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Enhancing global macroeconomic stability with sustainable development

The Addis Ababa Action Agenda recognizes that public policies, regulatory gaps and misaligned incentives pose risks, including to financing sustainable development, and that there are spillover risks to developing countries.

In the Addis Agenda, Governments specifically:

  • Commit to pursue sound macroeconomic policies that contribute to global stability, equitable and sustainable growth and sustainable development, while strengthening our financial systems and economic institutions; and to strengthen international coordination and policy coherence to enhance global financial and macroeconomic stability
  • Commit to work to prevent and reduce the risk and impact of financial crises, acknowledging that national policy decisions can have systemic and far-ranging effects well beyond national borders, including on developing countries
  • Call on international financial institutions to further improve early warning of macroeconomic and financial risks
  • Recognize the importance of strengthening the permanent international financial safety net
  • Encourage increased dialogue among regional financial arrangements and strengthened cooperation between IMF and regional financial arrangements
  • Urge the IMF to continue efforts to provide more comprehensive and flexible financial responses to the needs of developing countries
  • Call on International financial institutions to support developing countries in developing new instruments for financial risk management and capacity building
  • Request international financial institutions to provide support to developing countries pursuing sustainable development to assist them in managing any associated pressures on the national balance of payments
  • Look forward to the special drawing rights review
Latest developments

Prior to the onset of the COVID-19 crisis, net capital flows to developing countries, in aggregate, were already expected to return to negative territory in 2019, although this was due to the effects of just one region (East Asia). However, higher demand for dollar liquidity following the global shutdowns as a response to COVID-19 led to an unprecedented shock to capital flows to developing countries in the first three months of 2020. Cumulative outflows from late January through March of 2020 surpassed the levels documented at the peak of the 2008 global financial crisis, indicating the largest capital outflows ever recorded. According to the IMF, investors removed around $83 billion from emerging markets during March 2020.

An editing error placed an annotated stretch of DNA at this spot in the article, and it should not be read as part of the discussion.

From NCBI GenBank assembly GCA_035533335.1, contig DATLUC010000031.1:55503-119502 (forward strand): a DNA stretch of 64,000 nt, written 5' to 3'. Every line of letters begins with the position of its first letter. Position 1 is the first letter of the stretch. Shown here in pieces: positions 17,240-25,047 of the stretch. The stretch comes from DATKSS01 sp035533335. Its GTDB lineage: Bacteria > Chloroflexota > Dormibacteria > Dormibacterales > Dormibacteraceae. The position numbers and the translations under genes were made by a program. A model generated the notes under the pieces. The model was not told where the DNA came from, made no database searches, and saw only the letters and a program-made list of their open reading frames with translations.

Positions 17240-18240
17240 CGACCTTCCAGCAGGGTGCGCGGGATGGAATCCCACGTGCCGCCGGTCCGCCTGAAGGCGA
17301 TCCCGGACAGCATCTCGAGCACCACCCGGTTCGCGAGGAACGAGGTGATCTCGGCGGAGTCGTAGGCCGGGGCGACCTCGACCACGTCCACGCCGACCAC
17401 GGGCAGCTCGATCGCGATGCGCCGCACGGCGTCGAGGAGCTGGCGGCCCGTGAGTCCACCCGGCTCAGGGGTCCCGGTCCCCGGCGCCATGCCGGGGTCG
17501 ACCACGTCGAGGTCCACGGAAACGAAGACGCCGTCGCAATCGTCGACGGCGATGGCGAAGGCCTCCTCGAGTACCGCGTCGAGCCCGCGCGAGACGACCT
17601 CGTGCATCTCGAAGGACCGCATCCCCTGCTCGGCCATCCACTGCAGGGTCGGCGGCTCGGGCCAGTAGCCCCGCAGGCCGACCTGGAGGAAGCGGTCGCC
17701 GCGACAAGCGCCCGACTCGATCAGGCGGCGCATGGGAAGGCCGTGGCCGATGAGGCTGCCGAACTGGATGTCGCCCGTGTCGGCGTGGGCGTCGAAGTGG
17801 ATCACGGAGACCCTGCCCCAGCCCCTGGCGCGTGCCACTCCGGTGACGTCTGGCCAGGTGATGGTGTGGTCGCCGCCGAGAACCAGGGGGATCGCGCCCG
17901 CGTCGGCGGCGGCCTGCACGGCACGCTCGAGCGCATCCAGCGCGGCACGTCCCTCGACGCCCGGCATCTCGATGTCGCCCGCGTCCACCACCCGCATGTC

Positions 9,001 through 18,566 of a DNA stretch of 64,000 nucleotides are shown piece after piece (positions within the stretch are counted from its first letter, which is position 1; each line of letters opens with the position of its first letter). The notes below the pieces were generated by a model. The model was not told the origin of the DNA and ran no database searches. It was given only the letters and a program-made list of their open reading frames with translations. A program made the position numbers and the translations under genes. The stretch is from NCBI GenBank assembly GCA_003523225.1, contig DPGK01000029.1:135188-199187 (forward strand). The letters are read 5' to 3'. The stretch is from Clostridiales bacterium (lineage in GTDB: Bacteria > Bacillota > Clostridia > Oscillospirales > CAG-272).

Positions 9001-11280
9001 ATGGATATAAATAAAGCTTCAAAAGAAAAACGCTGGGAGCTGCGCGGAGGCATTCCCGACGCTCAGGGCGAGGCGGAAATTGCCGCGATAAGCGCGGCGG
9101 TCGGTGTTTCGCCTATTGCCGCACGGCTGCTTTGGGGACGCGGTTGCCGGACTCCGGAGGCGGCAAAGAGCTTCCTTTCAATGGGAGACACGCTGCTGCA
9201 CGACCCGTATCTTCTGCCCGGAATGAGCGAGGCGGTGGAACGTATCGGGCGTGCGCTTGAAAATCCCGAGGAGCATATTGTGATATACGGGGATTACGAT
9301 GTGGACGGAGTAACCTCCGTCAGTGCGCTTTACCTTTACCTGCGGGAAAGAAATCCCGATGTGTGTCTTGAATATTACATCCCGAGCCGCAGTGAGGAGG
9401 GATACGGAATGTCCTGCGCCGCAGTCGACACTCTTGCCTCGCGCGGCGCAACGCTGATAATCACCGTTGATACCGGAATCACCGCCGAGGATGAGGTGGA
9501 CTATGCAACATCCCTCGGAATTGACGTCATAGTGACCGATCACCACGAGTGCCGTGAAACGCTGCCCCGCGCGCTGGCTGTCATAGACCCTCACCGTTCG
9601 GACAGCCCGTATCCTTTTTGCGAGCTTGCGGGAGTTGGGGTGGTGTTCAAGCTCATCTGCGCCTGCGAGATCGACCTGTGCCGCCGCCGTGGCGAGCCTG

Net ­financial flows to countries in developing regions, 2008–2019

(Billions of United States dollars)

Source:IMF, World Economic Outlook (October 2019).

Note: Positive values denotes a net inflow of capital and an increase in reserves. A negative value indicates a net outflow of capital and a decline in reserves. 2019 value is a projection.
Net ­financial flows, by region, 2007–2018


Source:IMF, World Economic Outlook (October 2019).

Note: Positive values denotes a net inflow of capital and an increase in reserves. A negative value indicates a net outflow of capital and a decline in reserves. 2019 value is a projection.

Many countries have adopted flexible exchange rate regimes that broadly follow the “textbook” prescription to allow exchange rates to adjust freely in response to capital flow swings. That frees monetary policy to focus on domestic cyclical conditions in the spirit of a “one target – one instrument” approach. However, large swings in the exchange rate can be disruptive to the real economy as they change domestic prices of exports and imports relative to non-traded goods and services. It can also raise the cost of external debt servicing relative to domestic revenues, sometimes precipitating a debt crisis. Many countries thus deviate from the textbook framework in a variety of ways. Central bank intervention in foreign exchange markets to influence exchange rates is fairly prevalent, particularly among emerging market economies, and particularly in response to persistent capital inflows.

Read more on prudent macroeconomic management here.

At a time of high uncertainty and rising downside global risks, it is critical that Member States take action to strengthen the permanent global financial safety net (GFSN). Member States have called for a strong, quota-based, and adequately resourced IMF at the centre of the GFSN. Taking account of the challenges posed by higher interconnectivity and uncertainty in the global economy, all layers of the GFSN—countries’ own international reserve buffers, bilateral swap arrangements (BSAs), regional financing arrangements (RFAs) and the IMF—have expanded substantially since the 2008 global financial crisis. Nevertheless, gaps in the GFSN remain, including the need to strengthen collaboration between the IMF and RFAs and the availability of appropriate financing instruments. The IMF Executive Board has also noted “many countries do not have reliable access to BSAs or RFAs”.

Read more on the global financial safety net here.

Policy Brief/Notes 
Relevant SDG indicator